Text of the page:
BREXIT Update - October 2019

With the UK and the EU appearing to reach a deal over the UK's withdrawal from the EU, but the likelihood that the deal will be refuted by the parliament in the UK, a No Deal on 31st October this year is looking more likely than ever before. So what does a No Deal Brexit really mean to you?

We outline below as to what will actually happen on and after October 31st deadline.

Taxation - We believe that there will be little change in the taxation basis for expatriates living in Portugal. In all of the commentary that we have seen, no one yet has referred to the Double Tax Treaty that is in place between Portugal and the UK.

Upon an exit from the EU by either a deal or no deal scenario, the Double Tax Treaty will remain in place, as a consequence of which, no change in the basis of the tax treaty will occur. We are confident of this view as the Double Tax Treaty has been in existence since 17th January 1969, a long time before the UK became a member of the Common Market, as the European Union was known in the seventies.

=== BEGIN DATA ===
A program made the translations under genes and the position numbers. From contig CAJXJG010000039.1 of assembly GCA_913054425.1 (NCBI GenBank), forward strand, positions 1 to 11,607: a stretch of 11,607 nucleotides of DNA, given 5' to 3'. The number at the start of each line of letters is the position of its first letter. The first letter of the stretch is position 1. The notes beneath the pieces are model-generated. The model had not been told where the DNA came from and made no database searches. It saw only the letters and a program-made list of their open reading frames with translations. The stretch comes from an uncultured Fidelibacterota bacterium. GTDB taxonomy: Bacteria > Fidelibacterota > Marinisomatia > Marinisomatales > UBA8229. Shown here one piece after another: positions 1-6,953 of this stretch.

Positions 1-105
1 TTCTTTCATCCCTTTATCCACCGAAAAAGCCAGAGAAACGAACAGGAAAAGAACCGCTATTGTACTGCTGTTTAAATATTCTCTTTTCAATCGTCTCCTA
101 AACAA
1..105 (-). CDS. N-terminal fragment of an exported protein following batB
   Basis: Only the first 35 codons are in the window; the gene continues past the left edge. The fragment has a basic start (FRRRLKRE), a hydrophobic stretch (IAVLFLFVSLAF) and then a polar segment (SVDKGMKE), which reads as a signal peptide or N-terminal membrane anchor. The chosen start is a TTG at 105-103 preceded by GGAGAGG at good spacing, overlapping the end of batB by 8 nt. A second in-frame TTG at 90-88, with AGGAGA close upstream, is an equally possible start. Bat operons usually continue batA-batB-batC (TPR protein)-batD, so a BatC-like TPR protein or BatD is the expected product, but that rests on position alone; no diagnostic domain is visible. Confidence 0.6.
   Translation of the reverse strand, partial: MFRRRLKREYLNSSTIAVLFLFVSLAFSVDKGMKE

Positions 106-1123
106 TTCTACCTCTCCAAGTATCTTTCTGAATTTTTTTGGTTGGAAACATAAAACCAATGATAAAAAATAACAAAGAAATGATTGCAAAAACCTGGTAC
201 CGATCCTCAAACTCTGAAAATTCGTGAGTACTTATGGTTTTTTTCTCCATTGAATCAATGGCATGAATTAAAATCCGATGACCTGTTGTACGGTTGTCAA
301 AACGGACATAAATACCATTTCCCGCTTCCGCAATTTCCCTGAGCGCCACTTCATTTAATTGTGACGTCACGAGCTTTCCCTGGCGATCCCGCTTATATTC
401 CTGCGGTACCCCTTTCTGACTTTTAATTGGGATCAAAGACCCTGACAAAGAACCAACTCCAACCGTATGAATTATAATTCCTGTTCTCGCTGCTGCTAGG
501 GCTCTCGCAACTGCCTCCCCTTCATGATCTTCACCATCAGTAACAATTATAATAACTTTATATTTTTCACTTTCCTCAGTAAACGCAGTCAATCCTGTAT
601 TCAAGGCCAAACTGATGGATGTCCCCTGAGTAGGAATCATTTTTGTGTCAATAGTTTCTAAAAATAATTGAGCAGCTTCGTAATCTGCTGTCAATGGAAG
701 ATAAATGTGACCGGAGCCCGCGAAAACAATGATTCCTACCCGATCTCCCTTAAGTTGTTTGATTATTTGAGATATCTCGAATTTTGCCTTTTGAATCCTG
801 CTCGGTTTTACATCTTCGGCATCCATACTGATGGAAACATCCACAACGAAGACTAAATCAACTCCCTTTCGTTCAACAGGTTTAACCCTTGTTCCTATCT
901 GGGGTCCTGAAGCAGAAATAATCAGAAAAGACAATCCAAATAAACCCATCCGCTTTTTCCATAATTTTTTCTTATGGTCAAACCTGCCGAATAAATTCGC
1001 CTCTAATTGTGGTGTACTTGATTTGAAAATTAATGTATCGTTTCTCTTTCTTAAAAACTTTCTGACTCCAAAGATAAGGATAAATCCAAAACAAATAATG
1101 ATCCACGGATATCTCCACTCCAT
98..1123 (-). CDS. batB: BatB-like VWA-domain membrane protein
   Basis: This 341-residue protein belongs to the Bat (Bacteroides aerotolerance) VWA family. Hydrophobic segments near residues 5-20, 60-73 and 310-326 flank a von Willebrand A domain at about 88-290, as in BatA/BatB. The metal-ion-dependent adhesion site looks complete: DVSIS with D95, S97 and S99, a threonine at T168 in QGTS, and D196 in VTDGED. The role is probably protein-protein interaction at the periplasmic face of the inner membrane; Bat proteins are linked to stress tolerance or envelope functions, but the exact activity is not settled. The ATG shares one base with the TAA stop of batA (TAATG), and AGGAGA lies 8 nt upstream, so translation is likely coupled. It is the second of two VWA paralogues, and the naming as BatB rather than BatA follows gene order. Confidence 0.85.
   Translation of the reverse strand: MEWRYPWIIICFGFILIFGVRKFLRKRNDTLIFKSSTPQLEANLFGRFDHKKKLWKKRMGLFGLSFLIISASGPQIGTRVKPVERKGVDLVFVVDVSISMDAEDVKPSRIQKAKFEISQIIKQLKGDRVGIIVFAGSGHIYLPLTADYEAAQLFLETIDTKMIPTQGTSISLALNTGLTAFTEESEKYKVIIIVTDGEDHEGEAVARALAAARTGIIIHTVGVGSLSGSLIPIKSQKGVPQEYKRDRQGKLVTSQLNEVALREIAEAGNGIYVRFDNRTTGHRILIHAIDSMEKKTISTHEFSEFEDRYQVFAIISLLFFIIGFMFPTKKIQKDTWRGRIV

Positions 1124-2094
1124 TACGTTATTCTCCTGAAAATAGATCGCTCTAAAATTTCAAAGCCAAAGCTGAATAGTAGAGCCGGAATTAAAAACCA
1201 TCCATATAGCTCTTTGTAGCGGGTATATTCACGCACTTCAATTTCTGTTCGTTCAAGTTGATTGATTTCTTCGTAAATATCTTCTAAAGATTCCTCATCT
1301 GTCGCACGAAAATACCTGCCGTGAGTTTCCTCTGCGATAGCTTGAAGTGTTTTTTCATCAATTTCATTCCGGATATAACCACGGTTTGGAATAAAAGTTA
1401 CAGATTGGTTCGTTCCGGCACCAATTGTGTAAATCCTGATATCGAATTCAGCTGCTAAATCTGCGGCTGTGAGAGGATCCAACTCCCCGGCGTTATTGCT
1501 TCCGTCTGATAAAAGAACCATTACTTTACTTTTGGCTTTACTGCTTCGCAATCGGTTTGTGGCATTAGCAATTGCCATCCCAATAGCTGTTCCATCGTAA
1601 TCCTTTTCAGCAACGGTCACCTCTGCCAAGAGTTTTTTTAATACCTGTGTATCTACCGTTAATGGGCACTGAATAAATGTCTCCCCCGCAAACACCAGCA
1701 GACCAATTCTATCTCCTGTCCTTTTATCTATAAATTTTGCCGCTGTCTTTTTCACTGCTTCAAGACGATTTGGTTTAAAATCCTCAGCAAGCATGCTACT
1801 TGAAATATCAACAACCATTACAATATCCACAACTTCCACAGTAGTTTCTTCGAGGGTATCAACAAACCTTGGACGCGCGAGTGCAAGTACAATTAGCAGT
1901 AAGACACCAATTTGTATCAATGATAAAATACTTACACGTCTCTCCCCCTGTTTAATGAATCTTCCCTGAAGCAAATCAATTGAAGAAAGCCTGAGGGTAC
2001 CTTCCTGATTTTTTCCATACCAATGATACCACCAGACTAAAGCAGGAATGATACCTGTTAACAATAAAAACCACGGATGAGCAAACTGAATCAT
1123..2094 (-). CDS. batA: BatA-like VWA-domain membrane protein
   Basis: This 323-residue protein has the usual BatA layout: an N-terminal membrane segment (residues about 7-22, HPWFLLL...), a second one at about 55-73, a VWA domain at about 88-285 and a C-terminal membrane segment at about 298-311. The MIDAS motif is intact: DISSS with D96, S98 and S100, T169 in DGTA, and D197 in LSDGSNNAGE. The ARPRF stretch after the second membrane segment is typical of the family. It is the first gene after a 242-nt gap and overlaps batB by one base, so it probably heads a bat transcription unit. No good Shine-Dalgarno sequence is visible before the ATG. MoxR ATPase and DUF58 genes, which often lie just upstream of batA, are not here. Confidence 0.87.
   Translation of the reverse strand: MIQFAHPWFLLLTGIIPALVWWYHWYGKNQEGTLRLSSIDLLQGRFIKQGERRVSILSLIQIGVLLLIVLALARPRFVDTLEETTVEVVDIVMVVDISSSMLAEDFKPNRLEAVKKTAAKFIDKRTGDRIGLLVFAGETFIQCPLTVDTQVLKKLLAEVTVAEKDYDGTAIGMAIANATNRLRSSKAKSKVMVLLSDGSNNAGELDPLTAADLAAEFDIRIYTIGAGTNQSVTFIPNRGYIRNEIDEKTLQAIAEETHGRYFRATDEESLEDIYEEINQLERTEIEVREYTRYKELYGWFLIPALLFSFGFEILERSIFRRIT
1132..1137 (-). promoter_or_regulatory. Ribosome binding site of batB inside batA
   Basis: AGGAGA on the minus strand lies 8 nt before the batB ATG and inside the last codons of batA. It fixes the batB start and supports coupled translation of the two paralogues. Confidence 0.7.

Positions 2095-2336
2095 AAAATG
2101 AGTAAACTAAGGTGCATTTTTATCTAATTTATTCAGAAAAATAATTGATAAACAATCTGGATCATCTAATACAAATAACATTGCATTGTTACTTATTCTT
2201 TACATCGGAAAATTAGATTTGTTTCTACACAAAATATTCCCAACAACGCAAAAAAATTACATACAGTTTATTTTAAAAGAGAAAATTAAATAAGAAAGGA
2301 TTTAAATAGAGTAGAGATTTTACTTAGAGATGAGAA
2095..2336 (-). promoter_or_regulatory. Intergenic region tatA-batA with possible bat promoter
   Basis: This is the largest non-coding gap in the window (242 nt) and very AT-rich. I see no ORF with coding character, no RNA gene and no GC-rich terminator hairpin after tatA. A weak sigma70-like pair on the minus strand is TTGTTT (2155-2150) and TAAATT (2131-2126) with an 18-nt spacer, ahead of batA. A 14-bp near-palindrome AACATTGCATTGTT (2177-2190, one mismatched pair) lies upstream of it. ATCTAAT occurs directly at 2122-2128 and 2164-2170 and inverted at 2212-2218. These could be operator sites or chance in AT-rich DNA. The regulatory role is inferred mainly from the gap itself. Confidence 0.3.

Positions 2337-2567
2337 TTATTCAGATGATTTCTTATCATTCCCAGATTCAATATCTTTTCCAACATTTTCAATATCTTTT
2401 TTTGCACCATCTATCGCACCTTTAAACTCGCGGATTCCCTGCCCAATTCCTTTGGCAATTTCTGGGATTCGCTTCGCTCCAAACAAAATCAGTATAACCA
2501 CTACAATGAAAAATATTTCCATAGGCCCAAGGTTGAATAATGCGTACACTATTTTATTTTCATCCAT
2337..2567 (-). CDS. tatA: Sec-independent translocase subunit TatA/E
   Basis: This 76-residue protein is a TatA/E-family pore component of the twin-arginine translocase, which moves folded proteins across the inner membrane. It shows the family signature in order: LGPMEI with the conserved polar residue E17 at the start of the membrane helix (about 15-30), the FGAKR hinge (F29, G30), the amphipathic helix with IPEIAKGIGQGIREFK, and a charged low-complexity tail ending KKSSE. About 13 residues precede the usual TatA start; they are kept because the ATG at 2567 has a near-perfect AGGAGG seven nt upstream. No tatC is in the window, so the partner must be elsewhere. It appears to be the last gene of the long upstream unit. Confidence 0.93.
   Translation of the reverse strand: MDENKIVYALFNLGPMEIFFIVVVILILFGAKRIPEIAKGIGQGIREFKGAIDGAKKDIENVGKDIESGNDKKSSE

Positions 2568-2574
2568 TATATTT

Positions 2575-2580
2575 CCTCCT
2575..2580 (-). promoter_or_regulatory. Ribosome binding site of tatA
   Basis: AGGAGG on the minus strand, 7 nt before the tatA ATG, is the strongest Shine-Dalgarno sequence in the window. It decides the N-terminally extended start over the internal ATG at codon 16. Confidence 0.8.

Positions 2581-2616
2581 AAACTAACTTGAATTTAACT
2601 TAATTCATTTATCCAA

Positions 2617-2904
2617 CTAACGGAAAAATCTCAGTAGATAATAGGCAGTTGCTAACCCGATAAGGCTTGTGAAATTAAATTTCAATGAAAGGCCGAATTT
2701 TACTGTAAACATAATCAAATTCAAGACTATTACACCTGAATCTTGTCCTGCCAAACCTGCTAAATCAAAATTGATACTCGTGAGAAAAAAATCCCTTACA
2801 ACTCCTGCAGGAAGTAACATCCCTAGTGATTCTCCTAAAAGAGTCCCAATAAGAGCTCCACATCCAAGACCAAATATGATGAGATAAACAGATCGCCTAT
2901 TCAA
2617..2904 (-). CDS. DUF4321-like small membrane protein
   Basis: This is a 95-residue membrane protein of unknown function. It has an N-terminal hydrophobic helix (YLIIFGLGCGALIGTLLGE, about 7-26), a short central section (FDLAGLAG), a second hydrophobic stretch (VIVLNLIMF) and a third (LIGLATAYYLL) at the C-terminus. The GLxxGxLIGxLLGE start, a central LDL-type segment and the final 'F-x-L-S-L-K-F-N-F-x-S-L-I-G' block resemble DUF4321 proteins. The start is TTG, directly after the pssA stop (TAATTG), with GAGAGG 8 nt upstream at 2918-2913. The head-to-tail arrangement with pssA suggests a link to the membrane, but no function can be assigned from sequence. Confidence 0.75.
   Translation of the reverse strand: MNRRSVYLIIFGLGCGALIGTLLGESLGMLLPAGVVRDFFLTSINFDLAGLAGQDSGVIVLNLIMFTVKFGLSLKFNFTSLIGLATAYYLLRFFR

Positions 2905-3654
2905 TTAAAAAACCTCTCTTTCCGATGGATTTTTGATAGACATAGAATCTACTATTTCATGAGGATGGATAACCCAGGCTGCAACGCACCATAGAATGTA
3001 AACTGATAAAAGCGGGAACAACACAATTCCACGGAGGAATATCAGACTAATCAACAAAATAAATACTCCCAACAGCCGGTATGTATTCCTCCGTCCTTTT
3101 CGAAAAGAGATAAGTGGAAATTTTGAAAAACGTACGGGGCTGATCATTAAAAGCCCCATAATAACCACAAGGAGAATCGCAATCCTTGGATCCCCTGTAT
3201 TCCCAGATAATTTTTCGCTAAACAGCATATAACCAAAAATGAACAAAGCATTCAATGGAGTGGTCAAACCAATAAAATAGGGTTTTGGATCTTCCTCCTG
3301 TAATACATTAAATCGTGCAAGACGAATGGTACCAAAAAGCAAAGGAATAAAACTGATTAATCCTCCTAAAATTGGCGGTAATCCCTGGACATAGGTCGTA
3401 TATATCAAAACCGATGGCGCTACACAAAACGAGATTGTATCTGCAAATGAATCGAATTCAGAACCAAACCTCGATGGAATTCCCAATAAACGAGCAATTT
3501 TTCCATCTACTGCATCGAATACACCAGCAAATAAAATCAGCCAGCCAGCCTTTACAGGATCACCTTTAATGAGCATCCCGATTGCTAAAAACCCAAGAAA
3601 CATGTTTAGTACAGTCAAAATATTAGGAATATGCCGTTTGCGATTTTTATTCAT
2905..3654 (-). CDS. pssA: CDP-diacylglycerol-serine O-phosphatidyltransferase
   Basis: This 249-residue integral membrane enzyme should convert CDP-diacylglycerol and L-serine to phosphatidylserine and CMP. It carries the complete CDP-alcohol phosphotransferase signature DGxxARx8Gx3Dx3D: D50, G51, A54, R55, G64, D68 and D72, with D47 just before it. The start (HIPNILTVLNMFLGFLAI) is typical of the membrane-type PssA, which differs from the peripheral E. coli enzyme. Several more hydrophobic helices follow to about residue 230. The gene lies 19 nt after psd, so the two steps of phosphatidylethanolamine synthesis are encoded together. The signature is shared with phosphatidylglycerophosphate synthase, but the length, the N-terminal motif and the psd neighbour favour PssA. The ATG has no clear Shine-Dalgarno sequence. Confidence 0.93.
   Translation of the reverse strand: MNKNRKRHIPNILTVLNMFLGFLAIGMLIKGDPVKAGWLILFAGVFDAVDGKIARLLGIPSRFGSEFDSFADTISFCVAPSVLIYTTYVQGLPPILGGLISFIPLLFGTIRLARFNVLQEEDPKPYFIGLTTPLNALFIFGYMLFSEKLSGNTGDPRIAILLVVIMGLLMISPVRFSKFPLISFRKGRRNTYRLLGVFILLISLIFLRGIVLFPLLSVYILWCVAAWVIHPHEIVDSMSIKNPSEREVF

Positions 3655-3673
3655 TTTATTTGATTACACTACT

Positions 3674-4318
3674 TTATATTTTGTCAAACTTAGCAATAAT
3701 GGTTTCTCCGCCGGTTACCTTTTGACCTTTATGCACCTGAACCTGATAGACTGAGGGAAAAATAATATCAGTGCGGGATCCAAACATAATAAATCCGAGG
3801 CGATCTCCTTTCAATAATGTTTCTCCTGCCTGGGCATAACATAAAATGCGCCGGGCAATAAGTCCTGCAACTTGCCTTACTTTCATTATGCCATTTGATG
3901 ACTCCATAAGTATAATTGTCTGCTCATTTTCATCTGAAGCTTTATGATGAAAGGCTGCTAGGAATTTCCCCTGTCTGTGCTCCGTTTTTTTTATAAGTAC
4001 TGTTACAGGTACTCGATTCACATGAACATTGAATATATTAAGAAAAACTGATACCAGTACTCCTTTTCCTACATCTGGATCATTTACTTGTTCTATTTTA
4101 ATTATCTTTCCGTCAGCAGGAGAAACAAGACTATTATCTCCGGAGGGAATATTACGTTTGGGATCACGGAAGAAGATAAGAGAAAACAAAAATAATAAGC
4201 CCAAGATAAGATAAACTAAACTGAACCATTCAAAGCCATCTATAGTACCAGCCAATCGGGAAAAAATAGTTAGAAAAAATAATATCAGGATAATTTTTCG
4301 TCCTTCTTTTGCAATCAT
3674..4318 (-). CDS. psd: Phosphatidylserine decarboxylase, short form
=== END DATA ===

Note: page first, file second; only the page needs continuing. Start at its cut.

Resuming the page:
Residence in Portugal - About 1.3m UK citizens live in the other 27 EU states and the British government has asked other European countries to reciprocate its pledge to uphold the rights of EU citizens in the UK. This would mean UK citizens living in the EU would be able to continue to work and access education, healthcare and benefits.

The Portuguese have confirmed that UK nationals who are resident and living in Portugal will have access to the same rights as they have been used to prior to Brexit.

Therefore, we believe that there will be little change or hindrance in this respect, as long as the expat living in Portugal is properly documented as resident and files an annual tax return with the Financas.

Investment & Pension Portfolios - The FTSE 100 seems to be brushing off any threat of a No Deal Brexit. Looking at the FTSE 100 in detail, the constituents of the FTSE 100 are extremely globally internationally orientated for their trade, and not just concentrated within the UK and the EU. For the FTSE 100 companies, huge chunks of profits coming from overseas international earnings from the global marketplace. It is further down the list, such as FTSE 250 stocks, where the consequences of a No Deal Brexit from the EU will be felt.

For example, Easyjet and Sage Group derive over 50% of their revenues from the EU and a No Deal Brexit could be detrimental to their share price. On the flip side, there are stocks in the FTSE 100 that may not be affected by an EU exit such as Centrica and Prudential as they do not derive any earnings from Europe.